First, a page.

By Thu Vân
Mahatma Gandhi once said, “Honest disagreement is often a good sign of progress.”
A great site for generating such honest disagreements are public debates and discussions. Such events, facilitated by the media, can be seen as a catalyst for progress and development.
When people with different ideas come together and argue, it benefits not just the individual participants, but society as a whole, because the merits and demerits of an idea or project get highlighted, helping the public (and the Government) make informed choices.
However, such benefits can only be realized when the debates are fair and square, and when both the moderator and the participants are well prepared, sincere and do not engage in one-upmanship.
Which brings me to a television show called 60 Open Minutes that debuted last month. Produced by the Viet Nam Television (VTV), it’s an obvious twist of 60 minutes, the internationally popular talk show aired by the CBS network.
After watching the first two episodes, I have to say I am underwhelmed, and this feeling gets worse when the inevitable comparison with the original 60 minutes comes up.
Maybe a comparison at this point is unfair, given that the format for the CBS show is one where the host interviews one person, typically a world famous leader, politician, artist or athlete.
A lot of research is done beforehand, clippings readied to question the person on statements he or she has made earlier, and the interviewee is prepared to be put through the wringer. Things get tense often, but the show has unearthed some startling truths, and I have enjoyed watching it.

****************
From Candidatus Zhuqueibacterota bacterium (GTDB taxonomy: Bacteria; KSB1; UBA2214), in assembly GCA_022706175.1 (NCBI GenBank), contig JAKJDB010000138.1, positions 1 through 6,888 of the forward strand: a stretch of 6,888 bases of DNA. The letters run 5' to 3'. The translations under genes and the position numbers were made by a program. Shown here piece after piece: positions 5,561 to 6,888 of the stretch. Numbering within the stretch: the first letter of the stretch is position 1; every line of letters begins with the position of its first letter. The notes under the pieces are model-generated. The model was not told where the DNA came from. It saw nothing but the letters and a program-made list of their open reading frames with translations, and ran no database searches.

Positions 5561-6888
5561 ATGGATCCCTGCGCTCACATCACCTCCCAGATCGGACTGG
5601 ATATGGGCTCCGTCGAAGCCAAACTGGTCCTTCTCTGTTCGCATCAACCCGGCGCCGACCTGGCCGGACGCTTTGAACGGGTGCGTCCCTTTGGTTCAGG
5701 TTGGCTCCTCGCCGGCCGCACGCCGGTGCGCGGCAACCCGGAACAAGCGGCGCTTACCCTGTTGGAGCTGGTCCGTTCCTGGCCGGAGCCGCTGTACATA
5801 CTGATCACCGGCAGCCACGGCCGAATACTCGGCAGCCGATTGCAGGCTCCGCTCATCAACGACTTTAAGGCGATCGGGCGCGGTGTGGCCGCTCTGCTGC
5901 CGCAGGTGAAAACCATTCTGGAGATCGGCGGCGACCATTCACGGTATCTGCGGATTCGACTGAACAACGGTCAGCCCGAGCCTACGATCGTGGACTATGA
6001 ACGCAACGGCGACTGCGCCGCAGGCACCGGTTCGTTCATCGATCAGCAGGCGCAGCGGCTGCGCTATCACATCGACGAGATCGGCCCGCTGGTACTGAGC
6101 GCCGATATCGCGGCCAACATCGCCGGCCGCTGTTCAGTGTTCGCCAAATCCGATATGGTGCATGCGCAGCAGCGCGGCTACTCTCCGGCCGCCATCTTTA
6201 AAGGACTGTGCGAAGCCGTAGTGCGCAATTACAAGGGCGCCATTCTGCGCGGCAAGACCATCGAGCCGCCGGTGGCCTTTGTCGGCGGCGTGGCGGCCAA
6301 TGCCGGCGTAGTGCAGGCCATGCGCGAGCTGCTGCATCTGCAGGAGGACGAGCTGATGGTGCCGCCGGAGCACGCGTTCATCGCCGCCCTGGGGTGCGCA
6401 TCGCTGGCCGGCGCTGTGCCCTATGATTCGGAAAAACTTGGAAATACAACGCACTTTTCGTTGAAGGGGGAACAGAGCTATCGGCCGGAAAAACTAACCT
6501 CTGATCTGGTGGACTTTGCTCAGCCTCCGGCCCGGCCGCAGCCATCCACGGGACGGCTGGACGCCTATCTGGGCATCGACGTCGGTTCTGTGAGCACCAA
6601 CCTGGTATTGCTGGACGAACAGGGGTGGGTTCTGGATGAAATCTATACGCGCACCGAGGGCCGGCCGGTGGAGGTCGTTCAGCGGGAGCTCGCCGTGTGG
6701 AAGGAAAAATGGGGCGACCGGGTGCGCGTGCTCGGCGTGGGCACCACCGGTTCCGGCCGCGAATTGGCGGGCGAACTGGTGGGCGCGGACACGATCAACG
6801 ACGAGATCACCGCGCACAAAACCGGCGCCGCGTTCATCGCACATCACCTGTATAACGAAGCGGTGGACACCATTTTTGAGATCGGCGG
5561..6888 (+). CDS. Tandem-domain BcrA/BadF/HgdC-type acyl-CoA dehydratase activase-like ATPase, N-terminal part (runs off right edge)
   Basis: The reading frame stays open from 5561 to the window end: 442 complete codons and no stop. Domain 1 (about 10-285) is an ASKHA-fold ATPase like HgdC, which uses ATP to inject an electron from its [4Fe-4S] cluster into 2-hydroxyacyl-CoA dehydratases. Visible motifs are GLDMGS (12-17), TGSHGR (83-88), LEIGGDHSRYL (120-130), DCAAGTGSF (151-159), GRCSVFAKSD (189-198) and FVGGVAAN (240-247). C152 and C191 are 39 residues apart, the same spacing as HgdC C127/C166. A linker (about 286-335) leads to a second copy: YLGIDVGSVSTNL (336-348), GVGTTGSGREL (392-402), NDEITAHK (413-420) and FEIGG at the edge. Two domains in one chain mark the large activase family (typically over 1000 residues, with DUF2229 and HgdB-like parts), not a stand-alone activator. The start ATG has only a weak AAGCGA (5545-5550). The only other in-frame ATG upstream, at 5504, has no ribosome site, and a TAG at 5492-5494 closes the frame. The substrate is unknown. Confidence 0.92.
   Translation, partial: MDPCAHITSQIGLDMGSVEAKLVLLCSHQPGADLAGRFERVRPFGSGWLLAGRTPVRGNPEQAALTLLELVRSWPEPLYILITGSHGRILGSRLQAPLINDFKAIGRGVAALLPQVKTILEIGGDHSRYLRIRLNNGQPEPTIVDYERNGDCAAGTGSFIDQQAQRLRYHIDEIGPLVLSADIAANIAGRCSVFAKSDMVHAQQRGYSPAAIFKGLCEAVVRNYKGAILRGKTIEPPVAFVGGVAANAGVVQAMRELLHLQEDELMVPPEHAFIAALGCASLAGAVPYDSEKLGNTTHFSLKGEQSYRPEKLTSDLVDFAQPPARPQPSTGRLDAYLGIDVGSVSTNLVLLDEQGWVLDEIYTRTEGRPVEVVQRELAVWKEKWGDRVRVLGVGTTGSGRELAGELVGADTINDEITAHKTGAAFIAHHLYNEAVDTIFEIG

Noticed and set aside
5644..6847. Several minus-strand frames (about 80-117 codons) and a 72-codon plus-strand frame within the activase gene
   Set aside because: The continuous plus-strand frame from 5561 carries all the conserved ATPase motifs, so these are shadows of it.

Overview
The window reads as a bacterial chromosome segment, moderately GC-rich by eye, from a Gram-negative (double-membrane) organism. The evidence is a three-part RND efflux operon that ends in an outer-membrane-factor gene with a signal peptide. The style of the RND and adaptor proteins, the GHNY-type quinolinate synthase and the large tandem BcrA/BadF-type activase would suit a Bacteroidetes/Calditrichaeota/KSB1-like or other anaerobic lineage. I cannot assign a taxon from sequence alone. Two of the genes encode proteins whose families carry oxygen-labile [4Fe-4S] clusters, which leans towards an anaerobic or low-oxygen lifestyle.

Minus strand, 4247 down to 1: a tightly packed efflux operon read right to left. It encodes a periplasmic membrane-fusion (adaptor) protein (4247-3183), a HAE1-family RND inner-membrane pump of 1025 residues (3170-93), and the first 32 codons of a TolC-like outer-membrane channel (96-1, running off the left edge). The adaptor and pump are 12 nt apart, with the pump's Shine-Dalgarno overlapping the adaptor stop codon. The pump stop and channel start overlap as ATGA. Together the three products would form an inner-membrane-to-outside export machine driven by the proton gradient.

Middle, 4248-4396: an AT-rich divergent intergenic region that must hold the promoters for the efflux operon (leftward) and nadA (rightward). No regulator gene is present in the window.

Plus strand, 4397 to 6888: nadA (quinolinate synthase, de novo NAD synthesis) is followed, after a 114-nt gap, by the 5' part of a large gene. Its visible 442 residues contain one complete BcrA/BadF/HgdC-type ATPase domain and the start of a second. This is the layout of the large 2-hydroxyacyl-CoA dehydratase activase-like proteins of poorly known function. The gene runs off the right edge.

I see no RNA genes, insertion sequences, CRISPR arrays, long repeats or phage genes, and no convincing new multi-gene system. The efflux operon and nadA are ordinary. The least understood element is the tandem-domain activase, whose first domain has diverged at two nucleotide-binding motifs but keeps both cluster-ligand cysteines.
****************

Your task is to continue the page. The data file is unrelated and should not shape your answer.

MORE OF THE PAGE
Don’t get me wrong. I think a talk show where people with different points of view can freely argue and defend their arguments has great potential to generate something meaningful.
But, thus far, VTV’s 60 Open Minutes has not shown much promise. The format for this show is for the host to invite a group of people with different opinions on a chosen topic, and let a debate ensue.
The first episode focused on “Why do we share on social networks?” The second looked at “For whom do we engage in charity: those in need or for ourselves?”
The topics were contemporary, relevant and worthy of discussion. If the discussions threw light on some disturbing aspects of these topics and prompted people to think and act more wisely, they would have been received well and the producers congratulated on a job well done.
However, both the episodes came in for heavy criticism from the public.
I think this happened because the moderator and some of the participants failed to lift the quality of discourse. There were times it seemed that the aim was to argue for the sake of arguing, or asking leading questions merely to provoke people into saying something.
Questions like “What was your motive for sharing the clip?”, or “How long after the clip was first uploaded did you share it?” were asked in a way that made me feel that the questioner was pushing an agenda of her own.
The comments did not fare much better.
People said things like, “It seems that you are trying to show the world they were doing something marvelous, rather than just a good deed” or “If children in mountainous areas keep receiving gifts, they will stop going to school and spend the whole day doing nothing but waiting for the next charity trip.”
While these can be valid points of view, they were stated in the manner of firm, unchangeable conclusions that brooked no argument. Missing in action was the open-mindedness needed on all sides for any debate to be constructive.